Mainstream accounting is designed for investor-led enterprises, she added, and there is also social purpose accounting. Co-ops, on the other hand, have dual financial and social purpose, “enterprises that want to be profitable but also responsive to members and communities”, and a SORP is needed to allow for this. 

There are also specific issues such as the need need to see the divi as distributed profit rather than a cost, and whether to classify contributions of members as capital or a liability. And there are technical issues around interest on member shares.

Mantzari said there are co-ops trying to link their ethical pursuits with their financial information – by using KPIs to communicate social impact, producing information on trade with other co-ops, and giving statistics on trade with members as opposed to non-members.

Calling for input from the co-op movement, she said: “We don’t want the monologic of focus on profit and shareholders – we want an accounting model that incorporates more viewpoints and discourses, encourages participation, social change, and political engagement.”

In response, Central Co-op director Tanya Noon said: “We need evidence to back up our claims of co-op difference – we we need to include the SDGs as well as the values and principles.”

Good member communication might also help to avoid situations like the recent row over the divi at Channel Islands Co-op, she added.

Mantzari agreed, giving the example of how the SORP for the charity sector has helped make it clear how resources are allocated.

The conference ended with a presentation from Janette Hurst, lecturer in leadership, ethical, and responsible management at Sheffield Hallam University, on Sustainability worker co-operatives: getting on with sustainable development.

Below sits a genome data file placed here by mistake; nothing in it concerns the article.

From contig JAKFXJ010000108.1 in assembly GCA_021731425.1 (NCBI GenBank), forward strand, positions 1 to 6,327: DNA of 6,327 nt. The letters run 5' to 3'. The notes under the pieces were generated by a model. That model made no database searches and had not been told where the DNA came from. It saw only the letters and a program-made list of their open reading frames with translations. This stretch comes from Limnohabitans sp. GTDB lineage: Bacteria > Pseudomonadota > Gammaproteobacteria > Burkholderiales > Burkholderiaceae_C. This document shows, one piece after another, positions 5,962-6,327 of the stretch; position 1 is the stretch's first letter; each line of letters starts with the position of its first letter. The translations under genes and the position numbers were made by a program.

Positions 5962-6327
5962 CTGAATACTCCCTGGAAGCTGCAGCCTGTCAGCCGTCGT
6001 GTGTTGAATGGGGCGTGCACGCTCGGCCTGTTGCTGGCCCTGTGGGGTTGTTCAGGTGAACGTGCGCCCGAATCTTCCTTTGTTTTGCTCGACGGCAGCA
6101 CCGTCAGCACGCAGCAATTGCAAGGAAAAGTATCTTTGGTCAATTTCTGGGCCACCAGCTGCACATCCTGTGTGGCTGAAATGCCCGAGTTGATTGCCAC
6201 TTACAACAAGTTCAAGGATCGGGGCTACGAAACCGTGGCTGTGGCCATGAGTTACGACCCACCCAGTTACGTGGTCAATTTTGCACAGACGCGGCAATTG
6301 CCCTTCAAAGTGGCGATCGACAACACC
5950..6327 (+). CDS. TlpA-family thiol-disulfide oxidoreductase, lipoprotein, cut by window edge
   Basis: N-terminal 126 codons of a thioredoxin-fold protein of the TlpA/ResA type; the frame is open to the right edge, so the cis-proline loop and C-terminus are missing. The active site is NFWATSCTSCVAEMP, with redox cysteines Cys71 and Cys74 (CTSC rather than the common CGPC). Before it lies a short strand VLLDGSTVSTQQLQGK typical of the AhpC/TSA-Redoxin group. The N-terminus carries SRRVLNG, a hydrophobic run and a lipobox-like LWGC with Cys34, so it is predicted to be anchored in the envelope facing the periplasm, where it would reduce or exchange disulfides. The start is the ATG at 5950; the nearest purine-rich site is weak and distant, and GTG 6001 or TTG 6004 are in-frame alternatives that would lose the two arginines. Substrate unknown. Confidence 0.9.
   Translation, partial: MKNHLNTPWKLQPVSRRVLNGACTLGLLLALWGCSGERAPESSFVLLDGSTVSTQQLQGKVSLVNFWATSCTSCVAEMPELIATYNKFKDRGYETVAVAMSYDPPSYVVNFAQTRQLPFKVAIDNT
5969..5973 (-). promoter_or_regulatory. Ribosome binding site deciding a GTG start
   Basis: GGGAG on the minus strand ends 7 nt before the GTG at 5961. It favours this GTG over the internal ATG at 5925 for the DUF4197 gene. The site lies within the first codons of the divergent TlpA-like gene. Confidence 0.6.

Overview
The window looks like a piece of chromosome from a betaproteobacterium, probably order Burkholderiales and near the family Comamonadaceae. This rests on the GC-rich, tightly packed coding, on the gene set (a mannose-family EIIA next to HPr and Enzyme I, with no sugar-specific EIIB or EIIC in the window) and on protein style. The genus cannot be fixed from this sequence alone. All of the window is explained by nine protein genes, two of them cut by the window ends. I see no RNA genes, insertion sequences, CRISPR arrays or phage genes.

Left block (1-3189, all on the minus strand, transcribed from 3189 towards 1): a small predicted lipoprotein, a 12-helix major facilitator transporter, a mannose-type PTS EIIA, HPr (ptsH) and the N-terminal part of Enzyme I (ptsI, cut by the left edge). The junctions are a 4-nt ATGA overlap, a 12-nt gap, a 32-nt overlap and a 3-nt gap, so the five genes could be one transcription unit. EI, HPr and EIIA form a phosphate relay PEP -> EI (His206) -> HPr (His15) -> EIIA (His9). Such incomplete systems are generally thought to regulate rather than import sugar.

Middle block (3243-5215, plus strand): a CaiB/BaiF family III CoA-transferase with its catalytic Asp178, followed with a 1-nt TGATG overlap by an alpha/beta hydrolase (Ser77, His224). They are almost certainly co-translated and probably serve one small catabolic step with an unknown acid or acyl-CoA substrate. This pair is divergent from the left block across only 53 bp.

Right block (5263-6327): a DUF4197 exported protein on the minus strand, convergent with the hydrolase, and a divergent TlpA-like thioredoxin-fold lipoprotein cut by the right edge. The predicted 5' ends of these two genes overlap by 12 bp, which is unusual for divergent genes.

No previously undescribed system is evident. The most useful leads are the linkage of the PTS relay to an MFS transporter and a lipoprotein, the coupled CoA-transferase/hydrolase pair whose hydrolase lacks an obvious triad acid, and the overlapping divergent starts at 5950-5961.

Hurst carried out research among worker co-op teams and found “empirical evidence using robust methodology that people in worker co-ops people have agency, flourish, have good work life, take personal meaning from work by putting their personal goals and values into practice at work – which means a lack of dilemmas and anxiety”.

As there is currently a lack of information in human resources literature on co-ops, Hurst said this evidence should be presented to HR teams to convince them of the value of the co-op values and principles. “People say ‘my work life is my life’, ‘I am happy at work’… HR people would be delighted to hear that.”

In worker co-ops, the values and principles are seen as a natural way of making work fair, said Hurst, and also fit in with sustainability.

“I didn’t find conflict in decision making,” she added. “I was expecting people to be rending their garments as they balanced financial imperatives and sustainability, and so on, but it was surprisingly harmonious.”

Worker co-ops delivered freedom and choice at individual and organisational levels, she found, but also brought responsibility – as individual, to make a living – “enough but not huge amounts” and on an organisational level. “They are more free from the conventional business paradigm but still have to play the rules of the game.”

“A worker co-op is a place to be your existential self,” she added. “Some people would find it a nightmare place to work, it’s not the only way to do business… but it’s our way.”